This article aims to dwell on theoretical, managerial, and empirical knowledge to improve loyalty programme efficiency. Its intention is to try to understand how economic, hedonist, relational, convenience, informational rewards enhance or undermine customers' perceived programme benefits as well as subsequently loyalty according to individual shopping orientations (economical, hedonist, social‐relational, apathetic, brand/loyal).

Design/methodology/approach

The research uses self‐determination theory (SDT) and purchase orientations to classify types of rewards in terms of their effect on perceived programme benefits and loyalty. Scales are developed through exploratory and confirmatory factor analysis. To validate the hypotheses, surveys in two retail chains (grocery/perfumery) are used. Structural equation modelling confirms the research model.

Findings

Perceived benefits and loyalty vary according to purchase orientations, in line with the SDT. Intrinsic (extrinsic) rewards motivate customers to act to obtain a benefit within (apart from) the target of their purchase orientation and influences loyalty positively (have low impact on loyalty).

Research limitations/implications

Further testing of reward types, in(ex)trinsic motivation, across multiple contexts is necessary for validity enhancement as it remains challenging to categorize purchase orientations and rewards. It is necessary to precisely define the degree of the relationship among an intrinsic purchase orientation and perceived loyalty programmes' benefits as orientations might be multidimensional.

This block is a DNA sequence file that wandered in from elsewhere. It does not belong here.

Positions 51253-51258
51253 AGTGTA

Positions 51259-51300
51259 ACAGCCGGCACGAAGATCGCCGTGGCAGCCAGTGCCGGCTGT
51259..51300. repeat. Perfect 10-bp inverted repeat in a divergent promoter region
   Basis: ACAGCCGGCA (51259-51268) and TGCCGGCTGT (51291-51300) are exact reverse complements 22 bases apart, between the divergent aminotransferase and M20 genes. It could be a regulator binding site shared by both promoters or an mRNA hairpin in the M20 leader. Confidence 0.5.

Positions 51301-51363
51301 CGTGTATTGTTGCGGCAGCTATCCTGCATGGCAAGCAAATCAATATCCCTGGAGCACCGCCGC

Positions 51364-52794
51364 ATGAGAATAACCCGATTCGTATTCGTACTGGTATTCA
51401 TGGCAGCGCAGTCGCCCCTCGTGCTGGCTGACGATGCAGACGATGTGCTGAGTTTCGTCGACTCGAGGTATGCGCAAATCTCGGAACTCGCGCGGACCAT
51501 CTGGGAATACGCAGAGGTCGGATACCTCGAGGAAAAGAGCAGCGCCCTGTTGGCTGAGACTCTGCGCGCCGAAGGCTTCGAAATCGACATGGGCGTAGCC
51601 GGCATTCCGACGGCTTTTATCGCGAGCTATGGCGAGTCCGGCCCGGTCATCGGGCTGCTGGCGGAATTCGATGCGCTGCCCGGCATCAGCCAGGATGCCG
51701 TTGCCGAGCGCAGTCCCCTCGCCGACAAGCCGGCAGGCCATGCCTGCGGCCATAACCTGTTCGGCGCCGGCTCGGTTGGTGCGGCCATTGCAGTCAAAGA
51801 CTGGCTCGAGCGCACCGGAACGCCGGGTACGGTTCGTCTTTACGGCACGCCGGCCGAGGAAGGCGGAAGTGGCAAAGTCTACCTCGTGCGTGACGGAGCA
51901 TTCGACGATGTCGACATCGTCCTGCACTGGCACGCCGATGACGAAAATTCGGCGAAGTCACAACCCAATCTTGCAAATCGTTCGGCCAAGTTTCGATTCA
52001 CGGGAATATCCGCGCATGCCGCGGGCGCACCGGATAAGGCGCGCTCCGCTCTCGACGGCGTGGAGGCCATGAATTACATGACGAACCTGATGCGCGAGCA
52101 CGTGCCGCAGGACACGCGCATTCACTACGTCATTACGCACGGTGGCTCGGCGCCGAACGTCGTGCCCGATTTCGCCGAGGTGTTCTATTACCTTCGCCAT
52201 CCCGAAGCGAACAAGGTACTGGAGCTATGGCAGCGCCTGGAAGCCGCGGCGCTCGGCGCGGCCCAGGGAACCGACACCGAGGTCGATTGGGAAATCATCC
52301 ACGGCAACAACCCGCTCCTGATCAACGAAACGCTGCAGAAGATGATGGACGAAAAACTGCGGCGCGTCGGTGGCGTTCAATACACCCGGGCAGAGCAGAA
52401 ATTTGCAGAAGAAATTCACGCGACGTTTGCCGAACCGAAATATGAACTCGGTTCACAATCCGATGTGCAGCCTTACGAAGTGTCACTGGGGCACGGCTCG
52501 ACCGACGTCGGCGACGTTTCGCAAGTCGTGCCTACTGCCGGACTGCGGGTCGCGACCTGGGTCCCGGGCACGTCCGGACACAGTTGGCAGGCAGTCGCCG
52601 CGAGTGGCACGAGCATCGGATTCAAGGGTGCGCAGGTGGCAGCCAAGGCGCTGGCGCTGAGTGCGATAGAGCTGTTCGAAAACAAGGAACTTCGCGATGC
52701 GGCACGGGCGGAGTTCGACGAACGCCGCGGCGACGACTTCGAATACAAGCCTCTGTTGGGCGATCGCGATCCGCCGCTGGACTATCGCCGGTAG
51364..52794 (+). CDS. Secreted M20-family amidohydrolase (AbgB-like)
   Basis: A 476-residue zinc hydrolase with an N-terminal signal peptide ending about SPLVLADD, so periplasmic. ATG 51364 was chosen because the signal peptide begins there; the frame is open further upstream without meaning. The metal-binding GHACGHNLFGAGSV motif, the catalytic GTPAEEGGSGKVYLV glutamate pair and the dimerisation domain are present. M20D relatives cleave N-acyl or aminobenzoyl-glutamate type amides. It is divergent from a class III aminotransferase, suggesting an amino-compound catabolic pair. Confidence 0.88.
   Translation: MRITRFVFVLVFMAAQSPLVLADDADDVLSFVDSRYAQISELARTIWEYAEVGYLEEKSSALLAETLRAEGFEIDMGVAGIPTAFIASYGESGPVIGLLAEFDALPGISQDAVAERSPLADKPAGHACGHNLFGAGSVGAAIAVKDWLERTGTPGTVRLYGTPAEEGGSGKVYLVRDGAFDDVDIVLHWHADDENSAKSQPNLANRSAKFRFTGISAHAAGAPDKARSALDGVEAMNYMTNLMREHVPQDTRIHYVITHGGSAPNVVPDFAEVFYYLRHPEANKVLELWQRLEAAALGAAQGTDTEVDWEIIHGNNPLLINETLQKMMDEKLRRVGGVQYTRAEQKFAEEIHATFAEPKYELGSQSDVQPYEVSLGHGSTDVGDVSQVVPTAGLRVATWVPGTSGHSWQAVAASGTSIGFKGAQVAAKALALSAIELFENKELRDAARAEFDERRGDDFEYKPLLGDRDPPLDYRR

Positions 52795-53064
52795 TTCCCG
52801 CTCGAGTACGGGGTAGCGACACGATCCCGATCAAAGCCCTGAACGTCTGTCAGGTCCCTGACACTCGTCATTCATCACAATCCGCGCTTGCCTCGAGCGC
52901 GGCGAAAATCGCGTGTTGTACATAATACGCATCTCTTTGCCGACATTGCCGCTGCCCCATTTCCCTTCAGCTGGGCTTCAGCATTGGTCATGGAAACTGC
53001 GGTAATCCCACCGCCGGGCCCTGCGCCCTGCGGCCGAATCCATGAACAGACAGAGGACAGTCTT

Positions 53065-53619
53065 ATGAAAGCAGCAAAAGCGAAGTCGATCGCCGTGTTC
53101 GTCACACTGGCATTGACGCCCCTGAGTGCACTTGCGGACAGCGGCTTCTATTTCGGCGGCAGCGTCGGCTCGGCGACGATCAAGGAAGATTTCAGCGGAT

Practical implications

Differentiation through tailored rewards is necessary in markets with strong competition to appeal to different segments. Differentiation could be achieved through nonmonetary benefits. The principal role of loyalty programmes should be to identify and segment customers as a means to improve resource allocations.

Originality/value

This is one of the pioneer articles in the use of SDT in marketing research. SDT provides a multi‐benefit framework which identifies the different (non‐) monetary rewards customers may value (in)extrinsically when participating in loyalty programmes. The development of scales which focus on rewards and the impact of purchase orientations on loyalty programmes' perceived benefits is another contribution.

Details

International Journal of Retail & Distribution Management, vol. 41 no. 3
Type: Research Article
ISSN: 0959-0552

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Article
Publication date: 9 May 2016

Carol L. Esmark, Stephanie M. Noble and John E. Bell